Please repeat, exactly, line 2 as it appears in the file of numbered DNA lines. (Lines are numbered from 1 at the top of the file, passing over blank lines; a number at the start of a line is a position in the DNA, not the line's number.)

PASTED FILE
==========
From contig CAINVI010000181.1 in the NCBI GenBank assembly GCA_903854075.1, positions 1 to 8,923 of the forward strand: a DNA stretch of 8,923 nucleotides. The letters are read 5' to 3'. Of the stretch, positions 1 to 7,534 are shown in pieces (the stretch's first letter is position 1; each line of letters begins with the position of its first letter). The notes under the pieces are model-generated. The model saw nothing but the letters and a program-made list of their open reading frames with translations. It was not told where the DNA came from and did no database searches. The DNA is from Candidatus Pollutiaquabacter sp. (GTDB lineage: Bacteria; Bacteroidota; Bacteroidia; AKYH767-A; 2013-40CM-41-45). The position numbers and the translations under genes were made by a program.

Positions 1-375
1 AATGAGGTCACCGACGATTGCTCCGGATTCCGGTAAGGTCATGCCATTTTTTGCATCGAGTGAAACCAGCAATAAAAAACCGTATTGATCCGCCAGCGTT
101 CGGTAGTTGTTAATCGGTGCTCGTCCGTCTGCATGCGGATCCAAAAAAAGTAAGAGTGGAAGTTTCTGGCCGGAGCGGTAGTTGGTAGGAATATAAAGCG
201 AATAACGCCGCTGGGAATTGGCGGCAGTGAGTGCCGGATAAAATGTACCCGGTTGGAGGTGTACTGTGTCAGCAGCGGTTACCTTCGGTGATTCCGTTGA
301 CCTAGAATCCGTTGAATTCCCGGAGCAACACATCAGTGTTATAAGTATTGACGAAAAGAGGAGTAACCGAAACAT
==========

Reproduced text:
Positions 1-375